Gashouse Radio Review
Brent Daniels began singing as a child and playing the guitar at the age of 7. Brent pursued life and life took him to a path as an electrician. He left his music behind, so he thought. But once music is in your soul, it stays in your soul forever, just waiting to be awakened. Three years ago Brent’s music in his soul was awakened. Thanks to famous producer, Robyn Robins (the founding member of Bob Seger & The Silver Bullet Band), he was discovered through one of his best friends at the university. Robyn instantly recognized a different kind of voice; the kind of voice when you hear it, makes the hair stand up on your arms.
Robyn Robins adamantly believes that, “Good singers come and go in this business, but great singers will stand the test of time.” Brent took Robyn’s words to heart. Brent began working with Robyn to record his first album, “Every Road Has A Turn.” Brent’s motivation was knowing that once a musician, always a musician. This is a good CD by a good artist who’s apparently going places. First of all, he got Robyn Robins to produce, and Robins was in Bob Seger’s band. Some of the tunes sound familiar that way but it’s really just the sound. But there are moments where you hear that 70s quality and know you’re listening to a very well-produced album. Being that it is his debut album, Brent Daniels pretty much pulled it off with flying colors. But don’t get me wrong, it’s not all rose colored glasses and bowls of cherries, as it does contain some clunky moments. However, they’re within tracks, rather than entirely bad tracks, which saves in in those few spots. But nevertheless, Daniel’s starts off on the road very well. Kicking down doors immediately is the task with the hot opening track, “My First Friday Night,” which tells it like it is, no explanation needed. By the end of the CD you can tell even better how well placed this track is. Country fans will love everything about “My Truck’s Bigger Than Your Truck” as it pokes a little fun at the culture and shows how important it is to not take everything so seriously. This is a track with everything going for it and then some. Get a load of the whole thing and go back for more. These two tracks are a back to back killer way to start, but the fun continues on “Party At The End Of The Road,” with more of the same high spirited touches of the former two. These are all world class tracks in which any country artist would be happy to blast an album off with. Absolutely jubilant. Slowing down in traditional fashion, “Long Way From leaving” must be paid close attention to in order to appreciate the beauty of. Don’t let it get lost in the mix, because it’s another solid gem. As is “Love You Down” but you might be fooled. It almost sounds like Jackson Browne, and that is a credit to Robins school of rock. I really like this track and hold it up to anything on this CD. “One Big Party” isn’t bad either, once you get used to it. The party vibes are evident but there are more serious moments. “Wild Young and Crazy” is not one of them., in-fact it’s the opposite and another recommended track of the opposite nature. But “Everything About You” starts to take on a serious more as it goes into the most dramatic song, “Hold On.” The disc plays out with the playful “Need A Little Love Right Now” which stays vital as it goes into the final cut, “Different Just The Same,” which sums a fine debut album up from start to finish. It’s not every day that a true blue country artist shines through anymore.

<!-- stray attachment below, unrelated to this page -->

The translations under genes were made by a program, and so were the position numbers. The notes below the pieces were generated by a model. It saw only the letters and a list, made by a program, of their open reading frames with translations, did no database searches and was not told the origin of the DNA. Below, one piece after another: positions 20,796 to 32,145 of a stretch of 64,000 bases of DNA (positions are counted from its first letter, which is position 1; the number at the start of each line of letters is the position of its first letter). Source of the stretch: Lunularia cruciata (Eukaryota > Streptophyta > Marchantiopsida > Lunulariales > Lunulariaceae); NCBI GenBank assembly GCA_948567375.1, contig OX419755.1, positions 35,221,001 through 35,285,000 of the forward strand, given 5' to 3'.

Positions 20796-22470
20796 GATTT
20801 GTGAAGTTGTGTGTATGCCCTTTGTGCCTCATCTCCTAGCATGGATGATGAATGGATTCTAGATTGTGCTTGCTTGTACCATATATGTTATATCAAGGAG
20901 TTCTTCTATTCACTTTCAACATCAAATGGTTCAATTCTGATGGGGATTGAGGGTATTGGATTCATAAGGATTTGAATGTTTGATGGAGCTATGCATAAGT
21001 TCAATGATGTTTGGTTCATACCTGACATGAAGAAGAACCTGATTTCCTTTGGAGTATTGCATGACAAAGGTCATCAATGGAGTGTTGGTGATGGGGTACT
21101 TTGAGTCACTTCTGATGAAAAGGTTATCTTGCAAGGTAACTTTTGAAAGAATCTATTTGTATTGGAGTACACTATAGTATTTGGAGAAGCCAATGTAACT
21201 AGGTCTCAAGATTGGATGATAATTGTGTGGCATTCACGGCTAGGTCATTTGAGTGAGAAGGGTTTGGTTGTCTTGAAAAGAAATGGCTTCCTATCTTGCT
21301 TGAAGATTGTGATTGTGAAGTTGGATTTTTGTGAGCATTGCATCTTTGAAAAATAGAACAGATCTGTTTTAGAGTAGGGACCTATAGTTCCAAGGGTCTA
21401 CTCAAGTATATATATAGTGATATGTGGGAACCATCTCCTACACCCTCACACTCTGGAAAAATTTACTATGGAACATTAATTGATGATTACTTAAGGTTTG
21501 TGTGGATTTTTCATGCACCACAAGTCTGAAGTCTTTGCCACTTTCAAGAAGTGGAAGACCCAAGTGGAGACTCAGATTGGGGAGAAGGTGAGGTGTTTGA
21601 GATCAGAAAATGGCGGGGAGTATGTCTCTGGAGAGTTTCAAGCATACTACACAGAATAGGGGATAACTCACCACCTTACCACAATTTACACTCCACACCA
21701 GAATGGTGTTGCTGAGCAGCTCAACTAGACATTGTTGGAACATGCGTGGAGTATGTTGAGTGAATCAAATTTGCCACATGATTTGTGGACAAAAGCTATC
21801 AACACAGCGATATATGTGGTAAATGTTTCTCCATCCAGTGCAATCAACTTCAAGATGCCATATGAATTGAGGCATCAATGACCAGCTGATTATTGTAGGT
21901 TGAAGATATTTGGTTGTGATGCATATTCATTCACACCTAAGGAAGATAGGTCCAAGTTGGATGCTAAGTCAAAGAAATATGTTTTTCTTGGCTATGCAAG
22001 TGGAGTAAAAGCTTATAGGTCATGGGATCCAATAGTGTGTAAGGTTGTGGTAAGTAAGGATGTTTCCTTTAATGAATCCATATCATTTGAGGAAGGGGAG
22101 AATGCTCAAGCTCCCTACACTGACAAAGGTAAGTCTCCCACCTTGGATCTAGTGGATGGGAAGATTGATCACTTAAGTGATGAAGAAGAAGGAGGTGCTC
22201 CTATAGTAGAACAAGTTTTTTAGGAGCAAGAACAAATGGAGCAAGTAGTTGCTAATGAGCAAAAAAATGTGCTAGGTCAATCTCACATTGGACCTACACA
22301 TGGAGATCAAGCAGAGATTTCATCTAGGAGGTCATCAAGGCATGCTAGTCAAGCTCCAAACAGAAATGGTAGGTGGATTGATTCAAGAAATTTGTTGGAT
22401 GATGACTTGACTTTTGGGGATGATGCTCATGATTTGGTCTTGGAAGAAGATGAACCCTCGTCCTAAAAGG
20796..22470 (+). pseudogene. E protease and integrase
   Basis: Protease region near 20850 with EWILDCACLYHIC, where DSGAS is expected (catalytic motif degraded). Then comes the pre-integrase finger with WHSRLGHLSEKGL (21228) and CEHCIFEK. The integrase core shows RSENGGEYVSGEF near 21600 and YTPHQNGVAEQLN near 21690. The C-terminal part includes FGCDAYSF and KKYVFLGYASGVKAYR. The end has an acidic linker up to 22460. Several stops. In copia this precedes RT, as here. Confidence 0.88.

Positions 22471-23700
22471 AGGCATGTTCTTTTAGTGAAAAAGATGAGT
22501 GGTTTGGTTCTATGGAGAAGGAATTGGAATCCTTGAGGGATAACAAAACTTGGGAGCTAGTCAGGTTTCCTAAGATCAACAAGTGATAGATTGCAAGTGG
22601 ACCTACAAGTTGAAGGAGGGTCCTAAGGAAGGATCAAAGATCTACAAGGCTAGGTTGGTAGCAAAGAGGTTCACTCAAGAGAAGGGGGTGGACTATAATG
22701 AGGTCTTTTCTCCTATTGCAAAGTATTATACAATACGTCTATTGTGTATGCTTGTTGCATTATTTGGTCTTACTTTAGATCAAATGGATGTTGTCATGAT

There are so many it tends to blur, but I love it when a good one comes my way and the opportunity to review it helps all the more. This isn’t too modern or classic, it’s right down the middle, with an Americana essence to it. But all in all I was taken back to 70s fm radio and todays modern country airwaves as well. I think Brent has a long but good road which lies ahead of him and this is the first test on that road. The album makes no secret of that.